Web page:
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A small-town farmer’s son reluctantly joins a traveling group of vampires after he is turned by a beautiful drifter.
Director: Kathryn Bigelow
Writers: Kathryn Bigelow, Eric Red
Stars: Adrian Pasdar, Jenny Wright, Lance Henriksen
Review by Gilbert Seah
NEAR DARK is Kathryn Bigelow’s first and arguably BEST movie, which did badly at the box-office in 1987 making only $3.5 million on its $5 million budget. The film did garner positive reviews.
NEAR DARK mixes the western and vampire horror genres based on a script written by Bigelow and Eric Red. The story follows a young man, Caleb Colton (Adrian Pasdar) in a small midwestern town who becomes involved with a family of nomadic American vampires. Starring then little-known actors Adrian Pasdar and Jenny Wright, the film was part of a revival of serious vampire movies in the late 1980s.
It all starts one night, when Caleb meets an attractive young drifter named Mae (Jenny Wright). Just before sunrise, she bites him on the neck and runs off. The rising sun causes Caleb’s flesh to smoke and burn. Mae arrives with a group of roaming vampires in an RV and takes him away. The most psychotic of all the vampires, Severen (Bill Paxton), wants to kill Caleb, but Mae reveals that she has already turned him. Their charismatic leader Jesse Hooker (Lance Henriksen) reluctantly agrees to allow Caleb to remain with them for a week to see if he can learn to hunt and gain the group’s trust.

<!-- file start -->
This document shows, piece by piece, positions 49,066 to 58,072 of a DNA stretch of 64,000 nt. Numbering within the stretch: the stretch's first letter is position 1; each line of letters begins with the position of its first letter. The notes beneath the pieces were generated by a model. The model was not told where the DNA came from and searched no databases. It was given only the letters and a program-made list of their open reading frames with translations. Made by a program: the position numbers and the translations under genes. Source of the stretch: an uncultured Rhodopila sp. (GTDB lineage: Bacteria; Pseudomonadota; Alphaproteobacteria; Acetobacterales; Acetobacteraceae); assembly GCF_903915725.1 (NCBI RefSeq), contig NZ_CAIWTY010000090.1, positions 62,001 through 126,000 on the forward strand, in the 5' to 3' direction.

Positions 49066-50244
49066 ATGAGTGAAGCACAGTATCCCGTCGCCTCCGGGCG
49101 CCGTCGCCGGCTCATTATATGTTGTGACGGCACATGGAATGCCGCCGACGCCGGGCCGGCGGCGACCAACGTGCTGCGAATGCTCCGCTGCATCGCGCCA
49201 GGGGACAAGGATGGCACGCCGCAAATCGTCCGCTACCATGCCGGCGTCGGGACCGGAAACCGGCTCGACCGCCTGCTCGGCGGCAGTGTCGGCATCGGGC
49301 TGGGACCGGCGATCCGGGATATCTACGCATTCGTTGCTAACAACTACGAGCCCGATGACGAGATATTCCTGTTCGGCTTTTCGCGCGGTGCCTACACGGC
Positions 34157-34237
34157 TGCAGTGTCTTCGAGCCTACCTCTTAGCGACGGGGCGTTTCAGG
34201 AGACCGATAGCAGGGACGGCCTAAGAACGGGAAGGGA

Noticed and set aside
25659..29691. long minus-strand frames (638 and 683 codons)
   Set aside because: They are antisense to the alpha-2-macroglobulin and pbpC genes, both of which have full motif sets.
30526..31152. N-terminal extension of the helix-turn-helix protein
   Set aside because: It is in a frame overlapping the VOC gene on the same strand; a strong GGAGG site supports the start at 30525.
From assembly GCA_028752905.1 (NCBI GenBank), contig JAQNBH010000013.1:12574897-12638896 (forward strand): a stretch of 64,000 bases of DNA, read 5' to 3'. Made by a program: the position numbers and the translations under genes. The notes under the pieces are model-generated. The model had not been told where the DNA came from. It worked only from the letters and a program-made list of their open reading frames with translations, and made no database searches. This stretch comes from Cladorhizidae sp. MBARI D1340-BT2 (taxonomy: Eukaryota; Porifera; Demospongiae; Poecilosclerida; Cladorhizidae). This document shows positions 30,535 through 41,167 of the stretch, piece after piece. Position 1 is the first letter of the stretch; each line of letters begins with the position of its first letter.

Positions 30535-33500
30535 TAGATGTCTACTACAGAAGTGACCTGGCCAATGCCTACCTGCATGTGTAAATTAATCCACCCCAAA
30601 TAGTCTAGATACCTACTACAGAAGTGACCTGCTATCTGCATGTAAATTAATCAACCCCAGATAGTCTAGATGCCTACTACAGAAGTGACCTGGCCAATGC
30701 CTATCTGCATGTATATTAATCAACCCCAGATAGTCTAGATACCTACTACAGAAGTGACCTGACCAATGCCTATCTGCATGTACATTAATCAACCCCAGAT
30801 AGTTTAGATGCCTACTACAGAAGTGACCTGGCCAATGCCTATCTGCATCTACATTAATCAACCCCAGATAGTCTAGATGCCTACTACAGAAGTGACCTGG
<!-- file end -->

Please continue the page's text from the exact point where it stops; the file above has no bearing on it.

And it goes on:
In the meantime, Caleb’s father (Tim Thomerson) searches for Caleb and Jesse’s group. The action is non-stop and the film an absorbing watch from start to end.
It often happens that a director’s first film is his or her best, the director often putting everything he or she has into it. None of Bigelow’s features including her Oscar Winning THE HURT LOCKER could ever match the energy and inspiration that can be observed in NEAR DARK. “The night is so bright, it will blind you.” is a sample of some of the dialogue spoken. Bigelow must have loved this line so much that it is repeated in the film.
Bigelow also ups the ante in her horror movie with the introduction of a really creepy character in the form of a child vampire called Homer (Joshua John Miller). This is an old man in a child’s body. A case of Pedophilia. When Homer meets Caleb’s little sister Sarah (Marcie Leeds) and wants her as his mate, it is no wonder Caleb sacrifices all to save her.
I first saw NEAR DARK in September 1987 at the Toronto International Film Festival as part of the public, before I was a film critic. NEAR DARK was brought in and screened last minute. But Bigelow was there after the screening for a Q & A session. I remember being really impressed at the film and at a female director capable of such exciting male action. I recall someone asking her too: “Why did you pick Tangerine Dream to do the music for the film?” Her answer: “Aren’t they great?” This is pure inspiration and filmmaking from the heart.
NEAR DARK is one action set piece after another, the top two being the bar segment where the vampires terrorize a local biker bar, killing everyone before burning it down followed by a police takedown at a motel.
NEAR DARK screens on July 21st, as part of the TIFF Cinematheque retrospective of Kathryn Bigelow films.
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